Pistachio Milk: What is its use and How to Cook

Sustainable drink perfect for cappuccino – a trendy alternative to New York milk

More and more milk lovers are turning away from lactose for ethical or medical reasons, switching to plant-based alternatives. Soy, cereal, nut milk tastes different from cow’s or goat’s, and although they cope with the role of ingredients in favorite dishes and making coffee, sometimes they show excessive sweetness, aroma or wateriness. This is why the search for the perfect substitute for cow’s milk continues – by both food producers and consumers.

The new lactose-free hit that arrived at the editorial office from New York supermarkets is pistachio milk. Delicate, as if a creamy drink made from green nuts from California farms, has won the hearts of regulars of fashionable Big Apple coffee shops and fans of the vegan lifestyle.

Pistachio milk complements your morning porridge or cereal bowl and also whips better than any nut or grain alternative, which matcha and cappuccino lovers will surely appreciate. The American brand Táche, which launched this wonderful drink, claims that the low-calorie, oil-free Pistachio Milk has exceptional foaming properties as it is specially designed to complement hot drinks. In addition to the Original Blend, Táche is also available in the Original Unsweetened 50 calories without added sugar.

In comparison with other herbal milk analogues, pistachio milk, perhaps, has only one drawback – the price. In supermarkets in New York and Los Angeles, a liter carton of Táche milk costs about $ 8. The reason is that walnut trees grow only in specific southern regions and at the same time very slowly. The good news is that you can make healthy and tasty milk yourself – at home and at no extra cost.

WHY PISTACHIO MILK IS GOOD FOR HEALTH

Pistachios have not established themselves as a trending superfood yesterday or even in this century. The unique properties of green nuts were more than 2500 years ago, when pistachios were considered a favorite delicacy of the rulers of the Near and Middle East and a popular medicine in the Ayurvedic dietary system.

 It is not without reason that pistachios are covered with a rather strong shell – hiding the kernels under a difficult peel, nature emphasizes the value of the contents. These nuts are packed with nutrients, antioxidants, and unsaturated fatty acids the body needs to regulate cholesterol levels, prevent arteriosclerosis, and build cell walls. Green nucleoli contain an abundance of “anti-aging” vitamin E, provitamin A (necessary for metabolic processes and healthy intestinal flora), vitamins B1, B2 and B6 (important for the brain) and are excellent protein donors, as they are 20% protein. Pistachios are a high-fiber nut that successfully stimulates digestion and maintains a long feeling of fullness. In addition, pistachio milk is relatively low in calories and contains significantly less carbohydrates than, for example, oat milk.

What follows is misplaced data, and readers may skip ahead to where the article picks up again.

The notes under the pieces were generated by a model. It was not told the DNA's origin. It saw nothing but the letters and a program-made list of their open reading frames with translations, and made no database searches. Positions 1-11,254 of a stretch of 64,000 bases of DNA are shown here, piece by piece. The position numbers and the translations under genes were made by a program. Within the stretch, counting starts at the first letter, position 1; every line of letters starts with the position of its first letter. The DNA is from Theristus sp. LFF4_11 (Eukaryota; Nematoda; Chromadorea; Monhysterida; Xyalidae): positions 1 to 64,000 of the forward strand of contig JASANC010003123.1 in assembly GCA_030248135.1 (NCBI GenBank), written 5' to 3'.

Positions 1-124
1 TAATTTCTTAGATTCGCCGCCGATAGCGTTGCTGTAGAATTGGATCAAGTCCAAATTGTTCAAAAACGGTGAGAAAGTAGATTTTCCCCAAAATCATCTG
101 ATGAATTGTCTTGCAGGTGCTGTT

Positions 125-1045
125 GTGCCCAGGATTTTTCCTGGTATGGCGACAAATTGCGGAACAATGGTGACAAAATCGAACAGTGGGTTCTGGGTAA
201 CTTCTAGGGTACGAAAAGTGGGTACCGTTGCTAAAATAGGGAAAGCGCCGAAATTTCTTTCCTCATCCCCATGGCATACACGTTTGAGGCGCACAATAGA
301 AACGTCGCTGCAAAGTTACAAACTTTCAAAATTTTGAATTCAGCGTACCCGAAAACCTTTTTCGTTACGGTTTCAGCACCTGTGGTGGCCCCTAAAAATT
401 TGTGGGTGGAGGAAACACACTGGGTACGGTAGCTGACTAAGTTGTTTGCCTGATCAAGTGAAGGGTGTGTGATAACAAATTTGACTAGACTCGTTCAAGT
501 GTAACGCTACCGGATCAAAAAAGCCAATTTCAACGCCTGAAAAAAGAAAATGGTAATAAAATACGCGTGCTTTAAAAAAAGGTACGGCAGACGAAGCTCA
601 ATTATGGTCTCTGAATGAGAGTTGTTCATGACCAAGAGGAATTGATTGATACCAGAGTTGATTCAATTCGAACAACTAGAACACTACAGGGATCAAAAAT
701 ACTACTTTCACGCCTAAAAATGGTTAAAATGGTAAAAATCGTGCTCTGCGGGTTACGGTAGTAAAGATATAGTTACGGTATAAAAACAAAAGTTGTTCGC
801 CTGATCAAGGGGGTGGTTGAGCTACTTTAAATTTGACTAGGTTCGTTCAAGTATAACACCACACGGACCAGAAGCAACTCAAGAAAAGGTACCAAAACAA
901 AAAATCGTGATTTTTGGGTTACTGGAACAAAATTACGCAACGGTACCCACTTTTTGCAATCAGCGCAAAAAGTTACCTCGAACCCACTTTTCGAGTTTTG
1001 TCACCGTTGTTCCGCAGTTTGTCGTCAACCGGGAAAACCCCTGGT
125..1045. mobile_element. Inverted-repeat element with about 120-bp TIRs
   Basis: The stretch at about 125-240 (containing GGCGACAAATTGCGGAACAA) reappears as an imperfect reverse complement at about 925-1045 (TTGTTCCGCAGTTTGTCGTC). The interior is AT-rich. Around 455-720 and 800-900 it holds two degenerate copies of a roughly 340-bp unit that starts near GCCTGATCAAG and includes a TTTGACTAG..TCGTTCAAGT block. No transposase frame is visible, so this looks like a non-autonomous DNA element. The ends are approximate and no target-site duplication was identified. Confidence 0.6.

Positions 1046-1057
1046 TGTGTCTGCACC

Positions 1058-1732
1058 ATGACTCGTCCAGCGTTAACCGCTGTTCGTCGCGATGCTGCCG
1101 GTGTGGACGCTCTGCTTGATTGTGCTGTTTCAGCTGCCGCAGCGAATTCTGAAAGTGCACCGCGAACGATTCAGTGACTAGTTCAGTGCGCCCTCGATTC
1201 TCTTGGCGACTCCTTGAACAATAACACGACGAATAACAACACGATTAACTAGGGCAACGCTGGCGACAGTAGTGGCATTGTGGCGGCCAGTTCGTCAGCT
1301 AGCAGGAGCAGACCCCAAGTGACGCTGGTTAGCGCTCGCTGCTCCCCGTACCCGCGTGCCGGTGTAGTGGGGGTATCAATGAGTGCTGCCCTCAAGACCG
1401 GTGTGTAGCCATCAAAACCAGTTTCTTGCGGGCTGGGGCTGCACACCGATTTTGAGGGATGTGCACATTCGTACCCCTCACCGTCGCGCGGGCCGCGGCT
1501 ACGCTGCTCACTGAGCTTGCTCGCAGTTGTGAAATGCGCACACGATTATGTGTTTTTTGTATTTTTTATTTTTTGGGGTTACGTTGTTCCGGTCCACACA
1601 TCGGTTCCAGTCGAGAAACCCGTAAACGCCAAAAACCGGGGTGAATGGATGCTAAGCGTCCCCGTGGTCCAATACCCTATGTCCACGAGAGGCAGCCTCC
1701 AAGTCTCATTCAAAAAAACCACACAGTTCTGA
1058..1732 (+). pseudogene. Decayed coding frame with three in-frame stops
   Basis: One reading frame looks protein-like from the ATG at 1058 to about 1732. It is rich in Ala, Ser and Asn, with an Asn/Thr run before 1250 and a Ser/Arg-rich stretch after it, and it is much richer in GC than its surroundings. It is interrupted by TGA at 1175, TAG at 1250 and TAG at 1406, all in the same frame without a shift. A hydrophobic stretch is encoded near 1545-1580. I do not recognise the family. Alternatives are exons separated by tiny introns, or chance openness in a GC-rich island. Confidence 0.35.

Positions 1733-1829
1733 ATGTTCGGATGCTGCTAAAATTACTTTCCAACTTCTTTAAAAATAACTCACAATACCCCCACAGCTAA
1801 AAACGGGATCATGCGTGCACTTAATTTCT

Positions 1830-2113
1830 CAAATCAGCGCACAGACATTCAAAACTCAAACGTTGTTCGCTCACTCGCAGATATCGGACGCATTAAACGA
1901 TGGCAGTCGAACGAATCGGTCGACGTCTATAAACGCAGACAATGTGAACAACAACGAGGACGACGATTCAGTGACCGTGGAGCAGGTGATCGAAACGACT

Most importantly, pistachio milk has many benefits not only for health, but also for the environment. Compared to cow’s milk, all plant-based alternatives have a less damaging carbon footprint, although some are resource-intensive. For example, the production of almond milk requires a huge amount of water to irrigate plantations, while pistachio trees are extremely economical in watering, consuming 75% less water than almond trees. Soybeans, as a monoculture, have lost their former popularity, because for the sake of growing soybeans, the Amazon rainforest was mercilessly destroyed. By contrast, pistachio trees still serve to combat erosion, thus making a significant contribution to the conservation of the landscape in barren regions. In short, pistachios are both healthy and environmentally friendly – another argument in favor of pistachio milk for a cup of frothy cappuccino.

HOW TO PREPARE PISTACHIO MILK

You will need:

750 ml of pure filtered water

120 g peeled and toasted (unsalted!) Pistachio nuts

2-4 dates

a pinch of salt

optional: a pinch of vanilla or cinnamon

Soak the pistachios in water overnight or for at least four hours. Drain the water, rinse the nuts thoroughly and let them dry slightly. Pour into a blender, cover with water and grind until the pieces disappear completely. Add some salt, sweeten with dates or maple syrup if desired, and add cinnamon or vanilla as needed and to taste.

Then strain the contents of the blender through a fine sieve or ideally a special sachet for making nut milk to get rid of the pulp. Store the resulting milk in the refrigerator, preferably no longer than three to five days.

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